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What's A Write Off? By Alyssa Caggiano


As a boss, we often hear about the importance of a write-off, but what is a write-off? Essentially, a write-off is a business expense that is tax deductible, which helps to lower the taxes you pay as a boss. Below are the basics to understanding a write-off:


1. Qualifying Business Expenses

Business expenses are classified as any purchase with the intent to return a profit. One of

the easiest business expenses that can be written-off is inventory. The cost of products or raw materials, as well as storage, for your inventory is a vital expense that is tax deductible. As a service-based business, the utilities and rent you pay for your business space can be deducted because it allows clients to return a profit for your business. Advertising and marketing expenses can also be written off as long as you can prove that it is an investment related to your business. Ensure you save all of your receipts to avoid complications in writing off these common business expenses.


2. Exceptions to Write-Offs

Although it seems feasible to write-off any business expense, there are a few exceptions to be aware of. Start-up and organizational costs, such as business registration, cannot be written off because the IRS classifies them as a capital expense. Other tricky write-offs can be travel and auto expenses in terms of proving relevance to your business. Airfare, tolls, hotels, etc. can be written off if the expenses are out of the town or city you conduct business in for more than a day. Additionally, auto expenses can be written off if you have records, including mileage, to show that it was business related. For a full breakdown of valid business expenses, visit https://www.irs.gov/publications/p535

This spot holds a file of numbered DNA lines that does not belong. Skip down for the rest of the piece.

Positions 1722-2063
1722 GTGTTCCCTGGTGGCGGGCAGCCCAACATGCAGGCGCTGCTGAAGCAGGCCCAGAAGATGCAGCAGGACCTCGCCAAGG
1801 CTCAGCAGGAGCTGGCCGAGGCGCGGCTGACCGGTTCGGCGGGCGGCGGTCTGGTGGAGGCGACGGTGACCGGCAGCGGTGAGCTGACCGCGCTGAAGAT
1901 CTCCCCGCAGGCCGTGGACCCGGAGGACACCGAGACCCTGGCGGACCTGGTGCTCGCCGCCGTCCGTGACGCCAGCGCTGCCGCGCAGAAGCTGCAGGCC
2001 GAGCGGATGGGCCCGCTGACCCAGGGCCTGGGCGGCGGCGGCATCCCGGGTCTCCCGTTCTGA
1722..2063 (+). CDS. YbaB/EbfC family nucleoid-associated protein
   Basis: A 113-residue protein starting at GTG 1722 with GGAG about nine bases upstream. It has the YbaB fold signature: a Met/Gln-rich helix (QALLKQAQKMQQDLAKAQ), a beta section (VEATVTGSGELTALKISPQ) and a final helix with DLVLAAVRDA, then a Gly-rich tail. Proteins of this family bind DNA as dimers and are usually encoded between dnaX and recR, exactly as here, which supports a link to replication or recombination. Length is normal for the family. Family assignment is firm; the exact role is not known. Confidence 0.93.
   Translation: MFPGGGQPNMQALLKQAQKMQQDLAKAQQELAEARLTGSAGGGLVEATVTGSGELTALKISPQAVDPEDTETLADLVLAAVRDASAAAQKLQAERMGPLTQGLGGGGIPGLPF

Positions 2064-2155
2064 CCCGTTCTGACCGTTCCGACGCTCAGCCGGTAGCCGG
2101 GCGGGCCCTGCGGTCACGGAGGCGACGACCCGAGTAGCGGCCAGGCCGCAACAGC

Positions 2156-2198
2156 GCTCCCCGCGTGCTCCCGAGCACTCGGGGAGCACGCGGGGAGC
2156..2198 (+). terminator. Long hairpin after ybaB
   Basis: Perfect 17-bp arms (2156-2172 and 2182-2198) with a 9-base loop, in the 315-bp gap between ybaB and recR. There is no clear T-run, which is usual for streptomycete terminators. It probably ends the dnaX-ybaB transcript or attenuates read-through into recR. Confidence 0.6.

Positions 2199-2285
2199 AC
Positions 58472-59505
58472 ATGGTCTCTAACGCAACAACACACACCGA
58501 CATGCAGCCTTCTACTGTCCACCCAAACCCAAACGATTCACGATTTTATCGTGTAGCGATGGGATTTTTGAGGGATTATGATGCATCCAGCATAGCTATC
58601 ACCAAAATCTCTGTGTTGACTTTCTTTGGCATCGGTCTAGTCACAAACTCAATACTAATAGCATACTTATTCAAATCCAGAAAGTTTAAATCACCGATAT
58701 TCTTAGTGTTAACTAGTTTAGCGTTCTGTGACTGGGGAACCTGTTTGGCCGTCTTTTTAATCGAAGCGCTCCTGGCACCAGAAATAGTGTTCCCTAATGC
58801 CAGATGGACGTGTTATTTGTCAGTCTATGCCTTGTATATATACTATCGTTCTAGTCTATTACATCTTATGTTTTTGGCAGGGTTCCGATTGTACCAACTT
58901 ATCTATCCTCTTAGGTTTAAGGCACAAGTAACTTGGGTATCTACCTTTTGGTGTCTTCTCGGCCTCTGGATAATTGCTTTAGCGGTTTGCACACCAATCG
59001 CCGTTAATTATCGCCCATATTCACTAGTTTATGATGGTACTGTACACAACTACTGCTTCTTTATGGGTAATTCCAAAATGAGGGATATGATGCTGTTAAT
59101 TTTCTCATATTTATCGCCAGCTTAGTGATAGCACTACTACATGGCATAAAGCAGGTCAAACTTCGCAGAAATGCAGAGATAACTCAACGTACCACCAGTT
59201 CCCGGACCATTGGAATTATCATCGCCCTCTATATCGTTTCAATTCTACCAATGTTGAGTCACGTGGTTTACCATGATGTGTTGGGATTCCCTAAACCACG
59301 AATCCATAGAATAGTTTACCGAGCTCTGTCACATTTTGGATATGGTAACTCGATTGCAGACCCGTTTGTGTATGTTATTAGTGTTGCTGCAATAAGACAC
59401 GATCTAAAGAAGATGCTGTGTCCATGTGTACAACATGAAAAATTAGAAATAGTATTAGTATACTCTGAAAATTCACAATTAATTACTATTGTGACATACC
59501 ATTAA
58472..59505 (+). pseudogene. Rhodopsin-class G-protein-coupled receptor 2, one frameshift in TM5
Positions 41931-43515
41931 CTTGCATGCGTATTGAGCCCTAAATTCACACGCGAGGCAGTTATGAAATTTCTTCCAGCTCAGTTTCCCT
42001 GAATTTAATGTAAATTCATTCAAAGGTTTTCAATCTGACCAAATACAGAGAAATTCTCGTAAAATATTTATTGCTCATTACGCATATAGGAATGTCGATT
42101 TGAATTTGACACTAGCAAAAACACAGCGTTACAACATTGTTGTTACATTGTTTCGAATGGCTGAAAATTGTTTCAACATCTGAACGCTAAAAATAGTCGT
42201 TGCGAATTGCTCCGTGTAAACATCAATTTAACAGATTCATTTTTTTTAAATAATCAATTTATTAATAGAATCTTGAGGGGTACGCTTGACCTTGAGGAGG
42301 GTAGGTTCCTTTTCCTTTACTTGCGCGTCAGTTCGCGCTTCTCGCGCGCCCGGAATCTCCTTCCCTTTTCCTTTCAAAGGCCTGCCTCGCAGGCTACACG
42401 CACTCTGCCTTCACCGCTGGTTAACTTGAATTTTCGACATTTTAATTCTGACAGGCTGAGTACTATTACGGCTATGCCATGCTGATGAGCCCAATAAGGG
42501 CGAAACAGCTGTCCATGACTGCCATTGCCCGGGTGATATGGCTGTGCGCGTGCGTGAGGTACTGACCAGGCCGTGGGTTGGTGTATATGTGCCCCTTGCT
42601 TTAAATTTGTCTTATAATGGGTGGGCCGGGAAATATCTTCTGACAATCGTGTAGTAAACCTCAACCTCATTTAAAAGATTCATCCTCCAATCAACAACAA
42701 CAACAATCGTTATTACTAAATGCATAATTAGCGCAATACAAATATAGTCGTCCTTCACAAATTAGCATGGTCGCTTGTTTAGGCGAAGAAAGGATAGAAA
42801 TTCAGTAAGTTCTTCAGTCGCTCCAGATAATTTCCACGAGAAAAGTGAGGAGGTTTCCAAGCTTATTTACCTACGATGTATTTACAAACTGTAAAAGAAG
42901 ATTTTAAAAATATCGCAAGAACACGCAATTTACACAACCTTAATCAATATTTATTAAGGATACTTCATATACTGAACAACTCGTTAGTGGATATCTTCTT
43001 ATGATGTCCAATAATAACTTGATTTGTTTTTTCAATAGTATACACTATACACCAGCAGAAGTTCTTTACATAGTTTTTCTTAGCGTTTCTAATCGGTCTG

3. How to Write Off an Expense

There are three basic steps to writing off a business expense. The first is categorizing each purchase and receipt, so you have an easy breakdown of your expenses that are eligible to be written off. Next, add up the total eligible business expenses. Utilizing an accounting software, such as QuickBooks, can streamline the first two steps in conducting a write-off. Lastly, you’ll need to file your total eligible expenses on Schedule C of Form 1040, which can be found by visiting https://www.irs.gov/pub/irs-pdf/f1040.pdf


Business expenses add up quickly, so write-offs can be extremely beneficial as a WOL boss. To learn more about write-offs, check out this YouTube link:


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